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For the Living of These Days

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Album Review

Although country and Anglo-American folk have a lot of common heritage (both are descendants of Celtic, Welsh, and British folk), the two have often parted company in a big way when it comes to political and social attitudes. Folk has long been a bastion of liberal activism, whereas country is one area of the music world in which neocons are not hard to find — which is why the Dixie Chicks caught so much flack for criticizing the George W. Bush Administration in 2003 (no one on the folk circuit is going to boycott Ani DiFranco or Phranc for opposing the neocon agenda). Folk audiences, on the whole, are disdainful of the modern country/pop/gospel artists who openly support far-right organizations like the Christian Coalition, but that doesn't mean that folk has to be secular or that the folk scene is anti-religion — and For the Living of These Days is a perfect example of a Christian-themed folk album. With this 2006 recording (which boasts Spooner Oldham on piano and organ), Southern singer/songwriter Kate Campbell maintains both a Christian focus and a folk orientation. This 45-minute CD is definitely country-influenced, but the performances are more folk than country; that is true on Campbell's own songs as well as inspired performances of Woody Guthrie's "Jesus Christ," Bobby Braddock's "Would They Love Him Down in Shreveport," and Kris Kristofferson's "They Killed Him." For the Living of These Days is not a heavily political release, and yet, some of the material does acknowledge the more liberal/progressive strains of Christianity. "They Killed Him," with Kristofferson's favorable reference to Hindu activist Mahatma Gandhi, is not exactly typical of the sentiments one associates with a Jerry Falwell sermon. Bottom line: For the Living of These Days is excellent as both a Christian album and a folk album.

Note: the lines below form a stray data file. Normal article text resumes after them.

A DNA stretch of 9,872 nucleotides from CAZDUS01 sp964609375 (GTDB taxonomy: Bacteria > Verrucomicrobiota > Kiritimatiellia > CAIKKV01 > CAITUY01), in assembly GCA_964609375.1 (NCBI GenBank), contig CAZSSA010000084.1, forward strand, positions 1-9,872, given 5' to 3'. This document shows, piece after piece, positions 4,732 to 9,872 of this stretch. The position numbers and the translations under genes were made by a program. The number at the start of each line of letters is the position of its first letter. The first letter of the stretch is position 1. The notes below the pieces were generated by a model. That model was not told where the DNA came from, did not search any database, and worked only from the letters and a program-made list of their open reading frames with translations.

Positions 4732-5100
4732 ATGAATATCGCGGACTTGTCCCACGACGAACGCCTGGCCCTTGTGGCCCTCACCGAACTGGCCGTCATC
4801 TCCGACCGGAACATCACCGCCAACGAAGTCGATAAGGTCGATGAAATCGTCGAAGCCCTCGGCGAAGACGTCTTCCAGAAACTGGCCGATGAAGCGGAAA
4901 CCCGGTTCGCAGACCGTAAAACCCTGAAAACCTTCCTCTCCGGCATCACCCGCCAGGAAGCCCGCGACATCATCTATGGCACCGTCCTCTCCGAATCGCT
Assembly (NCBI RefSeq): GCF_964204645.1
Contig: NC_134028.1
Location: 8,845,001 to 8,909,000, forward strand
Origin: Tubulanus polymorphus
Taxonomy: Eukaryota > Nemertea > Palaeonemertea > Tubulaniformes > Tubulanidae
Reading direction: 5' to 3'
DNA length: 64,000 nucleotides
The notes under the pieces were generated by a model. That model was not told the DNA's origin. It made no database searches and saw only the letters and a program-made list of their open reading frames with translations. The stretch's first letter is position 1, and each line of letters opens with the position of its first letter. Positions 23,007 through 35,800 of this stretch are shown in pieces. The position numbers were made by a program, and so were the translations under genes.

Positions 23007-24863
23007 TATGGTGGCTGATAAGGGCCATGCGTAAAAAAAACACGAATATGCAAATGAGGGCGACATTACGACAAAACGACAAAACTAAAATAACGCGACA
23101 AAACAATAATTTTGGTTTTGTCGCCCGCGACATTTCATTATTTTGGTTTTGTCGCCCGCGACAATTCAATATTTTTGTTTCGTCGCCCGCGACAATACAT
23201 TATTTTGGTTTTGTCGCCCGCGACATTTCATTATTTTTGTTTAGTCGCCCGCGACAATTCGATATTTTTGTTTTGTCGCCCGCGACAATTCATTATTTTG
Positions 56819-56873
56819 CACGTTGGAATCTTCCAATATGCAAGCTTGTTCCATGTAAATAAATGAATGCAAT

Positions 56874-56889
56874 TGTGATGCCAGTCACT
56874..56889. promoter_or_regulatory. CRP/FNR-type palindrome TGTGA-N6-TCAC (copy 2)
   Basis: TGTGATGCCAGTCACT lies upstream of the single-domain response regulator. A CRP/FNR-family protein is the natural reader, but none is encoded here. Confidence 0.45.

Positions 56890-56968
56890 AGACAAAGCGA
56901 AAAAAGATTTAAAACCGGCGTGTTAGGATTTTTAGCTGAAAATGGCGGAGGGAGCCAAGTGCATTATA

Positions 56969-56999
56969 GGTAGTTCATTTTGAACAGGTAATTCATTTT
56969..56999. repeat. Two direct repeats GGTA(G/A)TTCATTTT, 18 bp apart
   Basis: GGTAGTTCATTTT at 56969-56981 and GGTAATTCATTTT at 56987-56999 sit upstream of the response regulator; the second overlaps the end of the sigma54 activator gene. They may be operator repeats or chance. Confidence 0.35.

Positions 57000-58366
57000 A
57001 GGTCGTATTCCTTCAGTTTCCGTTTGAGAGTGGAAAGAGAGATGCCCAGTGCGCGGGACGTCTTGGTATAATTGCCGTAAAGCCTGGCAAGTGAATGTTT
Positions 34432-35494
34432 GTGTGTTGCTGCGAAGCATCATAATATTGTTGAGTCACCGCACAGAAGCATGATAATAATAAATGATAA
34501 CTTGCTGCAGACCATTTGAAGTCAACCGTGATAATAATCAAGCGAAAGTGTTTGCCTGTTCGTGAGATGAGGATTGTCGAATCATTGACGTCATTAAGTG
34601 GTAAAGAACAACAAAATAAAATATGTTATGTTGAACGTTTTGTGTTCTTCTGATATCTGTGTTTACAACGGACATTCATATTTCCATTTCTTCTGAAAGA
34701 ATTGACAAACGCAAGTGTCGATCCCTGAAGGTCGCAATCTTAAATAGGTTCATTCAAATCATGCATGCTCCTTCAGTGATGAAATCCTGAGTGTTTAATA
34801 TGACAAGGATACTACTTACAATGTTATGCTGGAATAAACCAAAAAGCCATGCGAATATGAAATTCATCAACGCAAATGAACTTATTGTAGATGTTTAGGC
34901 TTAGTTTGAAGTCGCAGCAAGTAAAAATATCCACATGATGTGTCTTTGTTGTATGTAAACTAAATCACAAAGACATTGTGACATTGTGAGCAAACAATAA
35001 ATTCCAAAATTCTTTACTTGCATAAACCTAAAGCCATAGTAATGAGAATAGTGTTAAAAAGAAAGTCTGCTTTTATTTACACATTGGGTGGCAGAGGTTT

Born: 31 October 1961 in New Orleans, LA

Genre: Singer/Songwriter

Years Active: '90s, '00s

The people and culture of the modern South serve as the inspiration for the songs of Nashville-based singer/songwriter Kate Campbell. The daughter of a Baptist preacher, Campbell uses her songs to chronicle the societal changes below the Mason-Dixon Line. Born in New Orleans, where her father was attending seminary school, Campbell spent her formative years in northern Mississippi and Nashville, TN. Campbell's greatest musical influence came from her mother, who sang and played blues and swing tunes...
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